What is conversation, and how can it be a way of creating transformative change in your life? At its most basic level, it's a two-way path, a respectful give-and-take requiring that both participants feel free to express what they're noticing and experiencing.
A recent post by my colleague Linda Graham, MFT, introduced me to Sherry Turkle's book, Reclaiming Conversation: The Power of Talk in a Digital Age, in which Turkle explores the qualities of dedicated, person-to-person conversation that enrich people's work and lives. Such talks include the right not to say everything perfectly, to stumble at times, to hesitate as a new thought comes through, perhaps stimulated by something the other person has just said. Moments of shared quiet and reflected feelings are also very much part of a rich conversational flow that may seem at times to meander, but is actually diving deep into what is productive and necessary for authentic change to happen.
Authentic conversation is valuable in the moment it's happening, and also in the ripples it extends into the lives of those in the conversation— and beyond. Consider the fascinating ways in which Japanese artistic techniques influenced European and American artists and art from the mid-19th through the early 20th centuries (as I learned at the Asian Art Museum in San Francisco's recent exhibit, Looking East: How Japan Inspired Monet, Van Gogh, and Other Western Artists).
This global conversation came about, in large part, through the freedom to exchange new ideas and artwork among merchants, artists, and writers traveling to, and from, a Japan newly opened to trade and cultural exchanges with the West. As with all generative conversations, transformation happened because the participating artists— notably, the Impressionists and Whistler— began interacting in bold new ways with color, diagonal lines, and the Japanese angles of view with which they were now in contact. From this came the daring leaps of imagination that created radically different types of painting masterpieces never before seen in the Western world.
The coaching conversation, too, is an opportunity for connection that expands people's visions and ability to move forward in new ways. In partnering with a coach, a person engages in a new way of speaking with someone that frees their their hearts and imaginations to explore new ways of perceiving situations they couldn't see before. That, in turn, can lead to unexpected possibilities and desired changes.
Below, for example, is a coaching conversation I had with Frances, a retired professor in her mid-60's who was considering a new career, moving out of the home she'd shared with her beloved husband, and coping with a broken foot. It was a transformative experience for my client in that she achieved an attitudinal shift that was very helpful to her in handling the significant changes she was going through.
Frances) I'd like to explore today what it would be like to live in internal peace.
Eve) What would it be like to live in "internal peace"?
F) (Pause) The more I don't "do," the more I improve my search for internal peace. Living without my husband, being by myself consciously in the dining room where we spent so much time together. I can no longer run from myself. Not being able to move well physically can be a blessing. I'm forced to learn more deeply about myself.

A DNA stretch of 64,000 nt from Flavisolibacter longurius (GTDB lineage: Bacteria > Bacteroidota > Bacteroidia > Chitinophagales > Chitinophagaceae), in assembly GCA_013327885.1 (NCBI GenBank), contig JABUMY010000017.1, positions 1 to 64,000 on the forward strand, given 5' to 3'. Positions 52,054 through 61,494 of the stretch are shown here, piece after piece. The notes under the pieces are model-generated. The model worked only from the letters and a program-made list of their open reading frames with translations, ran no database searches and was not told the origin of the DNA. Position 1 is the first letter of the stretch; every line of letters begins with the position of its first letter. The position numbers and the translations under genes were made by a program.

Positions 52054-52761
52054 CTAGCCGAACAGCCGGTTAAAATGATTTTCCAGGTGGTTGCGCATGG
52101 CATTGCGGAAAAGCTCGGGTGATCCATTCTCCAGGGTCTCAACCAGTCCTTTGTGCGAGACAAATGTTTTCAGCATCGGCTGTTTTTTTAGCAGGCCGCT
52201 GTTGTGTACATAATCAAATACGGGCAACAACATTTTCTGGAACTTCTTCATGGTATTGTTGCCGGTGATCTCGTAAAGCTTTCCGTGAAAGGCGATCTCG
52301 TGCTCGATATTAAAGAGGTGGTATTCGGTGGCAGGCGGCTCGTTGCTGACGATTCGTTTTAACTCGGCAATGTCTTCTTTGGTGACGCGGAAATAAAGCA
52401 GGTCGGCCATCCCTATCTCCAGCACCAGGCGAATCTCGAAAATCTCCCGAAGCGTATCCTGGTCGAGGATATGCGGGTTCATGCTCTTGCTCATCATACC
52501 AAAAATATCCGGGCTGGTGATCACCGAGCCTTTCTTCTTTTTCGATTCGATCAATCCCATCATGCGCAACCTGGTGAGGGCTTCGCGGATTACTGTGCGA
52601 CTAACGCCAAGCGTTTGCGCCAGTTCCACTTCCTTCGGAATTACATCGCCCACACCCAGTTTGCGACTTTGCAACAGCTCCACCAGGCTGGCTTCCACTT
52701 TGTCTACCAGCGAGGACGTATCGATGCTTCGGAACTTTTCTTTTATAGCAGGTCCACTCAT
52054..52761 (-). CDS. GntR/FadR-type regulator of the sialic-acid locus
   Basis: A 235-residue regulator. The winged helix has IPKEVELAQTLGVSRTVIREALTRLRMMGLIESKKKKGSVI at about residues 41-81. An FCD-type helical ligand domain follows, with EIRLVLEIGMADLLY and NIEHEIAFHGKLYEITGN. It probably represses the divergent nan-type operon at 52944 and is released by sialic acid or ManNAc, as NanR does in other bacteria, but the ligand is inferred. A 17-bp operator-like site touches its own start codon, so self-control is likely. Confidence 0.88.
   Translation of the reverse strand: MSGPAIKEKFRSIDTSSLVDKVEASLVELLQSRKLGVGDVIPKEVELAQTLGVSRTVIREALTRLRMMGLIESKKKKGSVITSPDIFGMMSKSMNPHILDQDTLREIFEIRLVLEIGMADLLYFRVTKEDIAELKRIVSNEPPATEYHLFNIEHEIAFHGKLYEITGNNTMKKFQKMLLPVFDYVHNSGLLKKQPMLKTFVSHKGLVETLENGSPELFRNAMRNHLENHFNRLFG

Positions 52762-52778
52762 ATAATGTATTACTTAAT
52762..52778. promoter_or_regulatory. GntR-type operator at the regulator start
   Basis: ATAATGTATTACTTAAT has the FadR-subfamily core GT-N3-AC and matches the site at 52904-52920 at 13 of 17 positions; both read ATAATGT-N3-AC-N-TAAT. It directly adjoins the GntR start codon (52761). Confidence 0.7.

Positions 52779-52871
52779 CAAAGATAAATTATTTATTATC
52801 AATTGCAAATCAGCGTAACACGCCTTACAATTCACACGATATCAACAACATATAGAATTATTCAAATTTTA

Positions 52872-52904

E) I'm feeling so much presence in your dining room now. What is it that you feel about the dining room and your husband as you make plans to move from the house?
F) In the dining room, he and I would share intellectual things together. He read Shakespeare to me. Though I've run from the dining room for the past years since my husband died, now that I'm spending time here, I'm having some of my best memories of our time together. (Pause)
E) A room of love and connection. Now that you're not running from this, what's important about being here for you?
F) (Pause) For one thing, the dining room is the warmest room in the house. During this cold month while my foot heals from the surgery, I've come here to be warm.
E) You've been attracted here by the warmth. What is it to feel the warmth in this room?
F) I can be silent and focused on my body without being physically and mentally uncomfortable. I'm totally me here. I feel I can enjoy being there because I'm physically warm. Warmth plus soothing means peaceful. I have here a sacred sanctuary. There's beauty here in this place, and love that my husband gave this to me. Nobody can take this from me. (Pause)
E) What can you visualize now about how to carry the peace and beauty with you, wherever you go?
F) I can see the river outside coming through the valley. This is the image I want to take with me. The river sold me on this house when my husband bought it. I love it. (Pause)
E) What is it that you love about the river?
F) (Pause) A sense of flowing and movement. Transformation. Water moves on, and is never the same, impermanent. The river goes by but stays. Letting go is not giving up. I need to meditate, allow these thoughts to come and go. Making sense and not making sense. Just being. Instead of dashing around all the time.
E) You're not dashing now.
F) (Laughs) That's right, and I'm at peace with that for now.